But Goodman supporters and vocal opponents of packaging fees rebuffed Nagy’s approach. Some, like “Adam Ruins Everything” creator Adam Conover said that Nagy has not provided specifics on how exactly they would achieve the WGA’s demands to eliminate packaging fees and provide better compensation for lower-tier writers , nor on what they would do differently at the negotiating table.

“The Wire” creator David Simon, who has been one of the most outspoken critics of packaging fees, noted that top writers like Murphy who have spoken against the WGA’s tactics have profited from the current packaging fee system, which he sayssystemically advantaged showrunners and A-listers at the expense of younger, less established writers.” 

With Goodman’s resounding victory in an election that became a referendum on his leadership, the WGA is all but likely to continue its current strategy of seeking out legal victories against the top agencies while trying to negotiate with smaller agencies on an individual basis.

The guild has come to terms with three agencies affiliated with the ATA: Pantheon, Kaplan Stahler, and Buchwald, making deals that will see those agencies drop packaging fees after a certain time window. Several other non-ATA agencies have also agreed to adhere to the Code of Conduct, including literary agency Verve.

But along with continuing the push against packaging fees, Goodman and the WGA have another big challenge on the horizon. The guild’s master deal with the studios expires on May 1, 2020, meaning that it may have to fight negotiating battles on two fronts as it prepares to enter talks with the Alliance of Motion Picture and Television Producers next spring.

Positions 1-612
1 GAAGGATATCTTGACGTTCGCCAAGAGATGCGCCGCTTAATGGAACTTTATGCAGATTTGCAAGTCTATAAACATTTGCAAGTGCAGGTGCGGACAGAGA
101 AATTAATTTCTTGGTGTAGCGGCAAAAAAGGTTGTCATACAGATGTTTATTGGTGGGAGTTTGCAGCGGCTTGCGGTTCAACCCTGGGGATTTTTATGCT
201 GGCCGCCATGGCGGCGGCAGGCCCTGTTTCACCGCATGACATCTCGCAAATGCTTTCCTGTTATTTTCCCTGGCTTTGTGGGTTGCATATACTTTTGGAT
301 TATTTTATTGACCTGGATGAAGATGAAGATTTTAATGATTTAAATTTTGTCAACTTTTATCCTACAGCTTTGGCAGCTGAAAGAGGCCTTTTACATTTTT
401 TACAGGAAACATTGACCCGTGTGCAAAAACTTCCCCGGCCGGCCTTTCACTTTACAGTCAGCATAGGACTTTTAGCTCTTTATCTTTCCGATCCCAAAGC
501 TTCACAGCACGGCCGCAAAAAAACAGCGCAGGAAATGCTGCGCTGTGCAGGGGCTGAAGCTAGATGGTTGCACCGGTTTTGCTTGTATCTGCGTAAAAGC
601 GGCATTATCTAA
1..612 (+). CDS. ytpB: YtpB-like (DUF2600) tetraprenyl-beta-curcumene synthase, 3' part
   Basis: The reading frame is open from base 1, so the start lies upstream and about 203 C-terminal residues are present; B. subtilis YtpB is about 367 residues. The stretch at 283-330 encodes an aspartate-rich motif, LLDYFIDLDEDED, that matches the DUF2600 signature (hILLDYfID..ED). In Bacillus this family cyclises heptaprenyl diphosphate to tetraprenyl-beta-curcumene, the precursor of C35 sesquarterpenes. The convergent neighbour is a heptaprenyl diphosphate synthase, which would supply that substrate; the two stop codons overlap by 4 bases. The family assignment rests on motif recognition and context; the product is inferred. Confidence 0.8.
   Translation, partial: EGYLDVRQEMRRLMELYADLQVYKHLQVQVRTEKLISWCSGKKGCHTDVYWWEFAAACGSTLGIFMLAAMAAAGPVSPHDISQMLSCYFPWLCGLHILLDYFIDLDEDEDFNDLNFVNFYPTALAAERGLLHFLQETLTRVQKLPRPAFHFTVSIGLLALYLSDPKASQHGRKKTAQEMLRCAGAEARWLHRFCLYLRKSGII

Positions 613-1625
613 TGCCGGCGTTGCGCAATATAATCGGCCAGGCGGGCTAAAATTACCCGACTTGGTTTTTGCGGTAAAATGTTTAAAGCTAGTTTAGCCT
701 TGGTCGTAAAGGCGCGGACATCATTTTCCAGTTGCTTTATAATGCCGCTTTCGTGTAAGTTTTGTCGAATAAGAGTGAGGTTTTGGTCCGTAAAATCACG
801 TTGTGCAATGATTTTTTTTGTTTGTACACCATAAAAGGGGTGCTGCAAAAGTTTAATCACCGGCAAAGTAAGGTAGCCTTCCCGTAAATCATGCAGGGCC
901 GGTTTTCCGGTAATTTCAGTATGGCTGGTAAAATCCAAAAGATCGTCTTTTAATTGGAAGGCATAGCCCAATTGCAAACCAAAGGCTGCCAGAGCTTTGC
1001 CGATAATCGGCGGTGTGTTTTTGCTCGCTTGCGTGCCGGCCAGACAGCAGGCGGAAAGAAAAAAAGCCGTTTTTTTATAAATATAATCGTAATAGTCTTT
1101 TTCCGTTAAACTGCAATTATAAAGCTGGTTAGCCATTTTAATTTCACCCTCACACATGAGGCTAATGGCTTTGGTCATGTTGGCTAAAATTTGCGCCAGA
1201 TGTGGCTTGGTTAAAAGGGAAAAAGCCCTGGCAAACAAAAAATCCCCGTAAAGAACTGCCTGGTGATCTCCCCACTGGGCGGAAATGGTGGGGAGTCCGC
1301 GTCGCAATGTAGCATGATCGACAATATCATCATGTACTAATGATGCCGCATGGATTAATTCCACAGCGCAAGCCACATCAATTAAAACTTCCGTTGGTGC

In his campaign statement, Goodman said he was confident about the position the guild was in heading into the AMPTP negotiations, considering that a writers’ strike would severely hinder production of shows that are being developed by AMPTP companies for new streaming services like Disney+ and WarnerMedia. He also rebuffed claims from Nagy that the guild needed the agencies help in the talks.

“I’ve been involved in four WGA MBA negotiations, and in all of them the agencies offered no help, in fact abandoned us and worked against our goals by describing us to their clients as intractable and unrealistic,” he said.

“The AMPTP companies understand that, if they pushed us to a strike, the threat that Netflix or another company would make an interim deal and keep producing new product is very real. The billions that the AMPTP companies have invested in their new streaming services would be at risk. That doesn’t mean that the AMPTP is going to roll over, but they have too much at stake to just push us around because they think we’re ‘tired.’ On top of that, we have shown that we are willing to take on an issue that everyone in the business (except the agencies) hates, but was unwilling to do anything about.”